The cash register was a wonderful story. Patterson, founder of NCR, didn’t make much money when he was a small retail merchant. Then, someone sold him a crude cash register which he used for his retail operation. And instantly, it instantly changed from losing money to making because it was harder for an employee to steal. Then he thought “Oh, good for my retail business, if I can sell it to the others retailer, why not go into the cash register business?” And then NCR was created and he surfed. He got the best distribution system, the biggest collection of patents and the best of everything. He was a fanatic as well. And a well educated orangutan can see that buying into the business in those early days of surfing is a 100% sure bet. And that’s exactly what an investor should look out for. In a lifetime, you can expect to profit heavily from at least a few of these opportunities if you develop the wisdom and will to seize them. In any case, “surfing” is a very powerful tool.

However, this method of investment should be not popularized or practiced because it is not easy for one to develop the correct wisdom to pick out the right surfer from the millions. Unless you’ve the right competence in selecting the winner in the technology field, then it is easy. And again, this is yet another powerful tool to recognize at what you are good at.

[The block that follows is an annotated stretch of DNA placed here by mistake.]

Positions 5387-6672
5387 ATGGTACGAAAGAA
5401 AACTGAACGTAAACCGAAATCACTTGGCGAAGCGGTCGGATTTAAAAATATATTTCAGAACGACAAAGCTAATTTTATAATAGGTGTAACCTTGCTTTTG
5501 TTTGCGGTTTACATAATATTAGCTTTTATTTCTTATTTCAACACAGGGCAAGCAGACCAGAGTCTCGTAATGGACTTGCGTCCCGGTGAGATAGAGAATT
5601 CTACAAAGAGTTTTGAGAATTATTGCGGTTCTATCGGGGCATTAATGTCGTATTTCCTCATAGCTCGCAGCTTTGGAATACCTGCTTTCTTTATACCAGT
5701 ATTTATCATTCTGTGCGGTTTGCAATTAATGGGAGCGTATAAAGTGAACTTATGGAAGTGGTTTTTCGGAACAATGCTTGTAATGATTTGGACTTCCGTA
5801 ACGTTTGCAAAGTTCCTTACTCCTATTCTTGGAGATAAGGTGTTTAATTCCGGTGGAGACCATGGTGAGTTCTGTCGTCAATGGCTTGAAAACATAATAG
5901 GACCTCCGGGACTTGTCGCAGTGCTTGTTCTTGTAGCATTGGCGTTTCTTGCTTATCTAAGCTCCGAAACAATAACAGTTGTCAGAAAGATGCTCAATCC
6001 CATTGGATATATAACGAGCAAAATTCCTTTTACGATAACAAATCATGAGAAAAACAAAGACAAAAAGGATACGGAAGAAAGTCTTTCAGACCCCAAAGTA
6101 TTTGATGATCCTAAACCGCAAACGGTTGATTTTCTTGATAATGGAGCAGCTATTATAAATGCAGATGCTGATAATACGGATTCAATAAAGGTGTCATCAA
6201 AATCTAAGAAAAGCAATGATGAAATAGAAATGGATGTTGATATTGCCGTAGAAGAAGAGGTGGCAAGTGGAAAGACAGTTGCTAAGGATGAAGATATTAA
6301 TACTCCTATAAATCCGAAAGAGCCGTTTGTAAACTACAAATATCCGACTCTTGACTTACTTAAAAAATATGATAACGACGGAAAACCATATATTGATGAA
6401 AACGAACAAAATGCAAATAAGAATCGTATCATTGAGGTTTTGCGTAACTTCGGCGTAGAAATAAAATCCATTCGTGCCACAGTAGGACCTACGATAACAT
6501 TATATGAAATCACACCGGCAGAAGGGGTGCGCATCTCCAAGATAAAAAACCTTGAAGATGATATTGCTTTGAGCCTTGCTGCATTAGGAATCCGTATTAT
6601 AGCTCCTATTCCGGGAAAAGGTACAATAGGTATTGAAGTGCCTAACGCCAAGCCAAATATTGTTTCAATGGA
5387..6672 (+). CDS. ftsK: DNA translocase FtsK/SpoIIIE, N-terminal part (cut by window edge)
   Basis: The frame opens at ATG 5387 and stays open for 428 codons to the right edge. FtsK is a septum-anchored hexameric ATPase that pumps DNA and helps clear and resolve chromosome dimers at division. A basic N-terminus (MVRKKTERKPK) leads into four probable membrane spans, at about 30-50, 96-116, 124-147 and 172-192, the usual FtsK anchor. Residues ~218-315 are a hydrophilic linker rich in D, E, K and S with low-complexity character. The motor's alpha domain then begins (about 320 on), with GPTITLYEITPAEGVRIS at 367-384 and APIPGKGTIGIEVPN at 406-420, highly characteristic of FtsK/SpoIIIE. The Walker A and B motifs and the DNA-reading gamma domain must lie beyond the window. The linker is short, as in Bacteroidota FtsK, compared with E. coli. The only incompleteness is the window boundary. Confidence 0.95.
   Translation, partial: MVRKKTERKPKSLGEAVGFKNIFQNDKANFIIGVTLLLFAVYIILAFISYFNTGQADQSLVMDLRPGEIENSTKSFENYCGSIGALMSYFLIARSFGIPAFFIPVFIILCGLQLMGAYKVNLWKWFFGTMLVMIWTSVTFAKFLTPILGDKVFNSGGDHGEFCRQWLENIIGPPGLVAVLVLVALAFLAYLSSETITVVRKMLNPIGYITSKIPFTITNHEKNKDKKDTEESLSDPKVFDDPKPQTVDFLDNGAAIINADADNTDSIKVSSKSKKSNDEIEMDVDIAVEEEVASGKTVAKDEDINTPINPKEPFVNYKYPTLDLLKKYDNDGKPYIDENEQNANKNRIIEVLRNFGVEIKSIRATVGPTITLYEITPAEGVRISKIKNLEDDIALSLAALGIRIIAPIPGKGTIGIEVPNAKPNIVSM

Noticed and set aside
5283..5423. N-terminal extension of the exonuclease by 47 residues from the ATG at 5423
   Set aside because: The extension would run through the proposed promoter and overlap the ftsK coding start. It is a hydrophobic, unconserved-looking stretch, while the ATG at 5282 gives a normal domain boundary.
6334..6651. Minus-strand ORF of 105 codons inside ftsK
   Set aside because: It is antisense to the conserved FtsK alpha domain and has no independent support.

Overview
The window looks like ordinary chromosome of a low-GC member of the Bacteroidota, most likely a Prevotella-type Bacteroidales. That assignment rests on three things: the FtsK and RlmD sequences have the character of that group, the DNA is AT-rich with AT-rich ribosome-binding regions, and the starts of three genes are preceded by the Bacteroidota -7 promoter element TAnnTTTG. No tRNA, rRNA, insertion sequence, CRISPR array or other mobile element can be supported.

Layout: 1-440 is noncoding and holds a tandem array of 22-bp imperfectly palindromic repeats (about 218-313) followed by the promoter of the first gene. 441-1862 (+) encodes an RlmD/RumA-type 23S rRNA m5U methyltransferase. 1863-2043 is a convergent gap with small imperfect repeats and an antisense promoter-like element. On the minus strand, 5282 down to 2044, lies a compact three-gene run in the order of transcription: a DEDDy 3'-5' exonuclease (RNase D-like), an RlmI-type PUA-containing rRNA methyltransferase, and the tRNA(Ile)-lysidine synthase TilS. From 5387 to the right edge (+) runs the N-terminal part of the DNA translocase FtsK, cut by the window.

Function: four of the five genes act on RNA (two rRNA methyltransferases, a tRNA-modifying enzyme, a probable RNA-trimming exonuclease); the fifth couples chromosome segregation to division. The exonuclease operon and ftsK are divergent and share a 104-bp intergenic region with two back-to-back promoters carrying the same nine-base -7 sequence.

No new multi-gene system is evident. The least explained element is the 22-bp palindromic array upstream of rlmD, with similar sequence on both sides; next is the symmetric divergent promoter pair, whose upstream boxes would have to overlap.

Every person should have a circle of competency and know its boundaries. So you have to figure out what your own aptitudes are. If you are going to play games where other people have the aptitudes but you don’t, you are going to lose. And that’s as close to certain as any prediction that you can make. You have to figure out where you’ve got the advantage and you’ve to play within your own circle of competence.

If you want to be the best tennis player in the world, you may start out trying and soon realize that it’s hopeless because other people blow right by you. However, if you want to become the best plumbing contractor in your hometown, that is probably achievable by most of us. It takes a will and the intelligence. And after a while, you’d gradually know all about the plumbing business and master the art. That is an attainable objective, given enough discipline. And for people who could never win a chess tournament or stand in center court in a respectable tennis tournament, they can still rise quite high in life by slowly developing a circle of competence which results partly from what they were born with and partly from what they slowly develop through work and experience.

So, some edges can be acquired. And the game of life to some extent for most of us is trying to be something like a good plumbing contractor. Very few of us are chosen to win the world’s tennis tournaments.


Anonymous said...

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One fine post